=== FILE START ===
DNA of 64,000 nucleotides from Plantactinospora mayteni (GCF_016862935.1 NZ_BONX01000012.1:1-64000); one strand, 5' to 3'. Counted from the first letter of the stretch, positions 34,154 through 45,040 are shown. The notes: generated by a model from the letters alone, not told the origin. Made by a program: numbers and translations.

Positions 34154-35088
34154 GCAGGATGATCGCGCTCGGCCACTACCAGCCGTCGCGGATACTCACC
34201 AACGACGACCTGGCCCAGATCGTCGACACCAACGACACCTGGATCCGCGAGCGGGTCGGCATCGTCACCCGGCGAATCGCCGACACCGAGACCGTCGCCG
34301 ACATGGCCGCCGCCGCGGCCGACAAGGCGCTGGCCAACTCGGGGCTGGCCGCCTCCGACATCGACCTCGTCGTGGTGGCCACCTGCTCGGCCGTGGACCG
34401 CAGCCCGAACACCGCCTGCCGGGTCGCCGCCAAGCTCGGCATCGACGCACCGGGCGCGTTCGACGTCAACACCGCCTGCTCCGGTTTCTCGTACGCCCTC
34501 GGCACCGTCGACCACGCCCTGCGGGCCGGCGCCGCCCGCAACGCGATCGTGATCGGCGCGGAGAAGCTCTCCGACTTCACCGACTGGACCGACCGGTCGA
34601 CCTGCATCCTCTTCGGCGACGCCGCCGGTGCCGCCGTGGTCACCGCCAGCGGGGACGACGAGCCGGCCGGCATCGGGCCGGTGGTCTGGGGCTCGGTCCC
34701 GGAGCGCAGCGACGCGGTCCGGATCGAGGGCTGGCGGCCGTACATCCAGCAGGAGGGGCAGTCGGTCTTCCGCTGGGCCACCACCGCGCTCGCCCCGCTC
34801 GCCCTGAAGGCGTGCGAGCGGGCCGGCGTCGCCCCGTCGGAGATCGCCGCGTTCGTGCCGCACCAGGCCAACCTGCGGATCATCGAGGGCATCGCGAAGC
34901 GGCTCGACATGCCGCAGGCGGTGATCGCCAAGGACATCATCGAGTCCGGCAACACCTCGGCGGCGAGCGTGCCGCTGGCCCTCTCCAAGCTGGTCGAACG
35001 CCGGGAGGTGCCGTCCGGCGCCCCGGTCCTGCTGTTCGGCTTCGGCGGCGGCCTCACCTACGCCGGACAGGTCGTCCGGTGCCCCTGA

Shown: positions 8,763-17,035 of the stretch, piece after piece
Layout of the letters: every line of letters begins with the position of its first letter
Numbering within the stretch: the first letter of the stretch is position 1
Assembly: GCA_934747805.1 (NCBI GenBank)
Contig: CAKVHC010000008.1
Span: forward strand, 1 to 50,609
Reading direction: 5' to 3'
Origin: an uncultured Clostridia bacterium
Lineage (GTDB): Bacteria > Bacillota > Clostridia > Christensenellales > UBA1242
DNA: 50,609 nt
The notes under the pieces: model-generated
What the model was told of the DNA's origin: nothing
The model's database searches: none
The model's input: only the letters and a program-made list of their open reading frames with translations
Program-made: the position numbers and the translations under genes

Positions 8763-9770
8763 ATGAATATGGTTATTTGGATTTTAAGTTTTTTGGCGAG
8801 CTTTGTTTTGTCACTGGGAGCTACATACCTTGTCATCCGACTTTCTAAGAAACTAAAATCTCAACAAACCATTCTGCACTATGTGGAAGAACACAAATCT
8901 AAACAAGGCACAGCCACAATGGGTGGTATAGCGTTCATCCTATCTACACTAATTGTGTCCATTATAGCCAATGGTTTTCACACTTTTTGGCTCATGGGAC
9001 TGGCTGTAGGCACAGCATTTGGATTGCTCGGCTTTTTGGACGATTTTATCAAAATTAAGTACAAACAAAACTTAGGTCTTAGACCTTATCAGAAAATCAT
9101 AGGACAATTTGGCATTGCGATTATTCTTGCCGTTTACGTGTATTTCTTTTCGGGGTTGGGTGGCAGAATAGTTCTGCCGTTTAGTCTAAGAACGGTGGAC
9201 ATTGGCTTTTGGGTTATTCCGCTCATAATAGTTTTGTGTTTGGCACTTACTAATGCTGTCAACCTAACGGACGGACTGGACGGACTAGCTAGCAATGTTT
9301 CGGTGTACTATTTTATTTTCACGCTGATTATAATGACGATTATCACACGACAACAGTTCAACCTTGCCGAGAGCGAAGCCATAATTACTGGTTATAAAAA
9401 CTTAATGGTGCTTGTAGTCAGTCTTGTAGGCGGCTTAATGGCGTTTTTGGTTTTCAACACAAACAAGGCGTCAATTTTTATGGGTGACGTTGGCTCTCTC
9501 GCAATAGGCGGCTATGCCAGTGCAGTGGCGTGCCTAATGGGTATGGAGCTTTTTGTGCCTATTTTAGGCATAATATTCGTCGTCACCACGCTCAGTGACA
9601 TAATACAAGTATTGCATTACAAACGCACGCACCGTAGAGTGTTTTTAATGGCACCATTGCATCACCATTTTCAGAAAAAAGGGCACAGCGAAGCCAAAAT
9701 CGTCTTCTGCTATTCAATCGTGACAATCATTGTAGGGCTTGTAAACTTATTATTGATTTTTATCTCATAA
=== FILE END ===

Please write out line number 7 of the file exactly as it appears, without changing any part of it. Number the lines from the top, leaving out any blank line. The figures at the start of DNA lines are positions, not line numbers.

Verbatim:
34501 GGCACCGTCGACCACGCCCTGCGGGCCGGCGCCGCCCGCAACGCGATCGTGATCGGCGCGGAGAAGCTCTCCGACTTCACCGACTGGACCGACCGGTCGA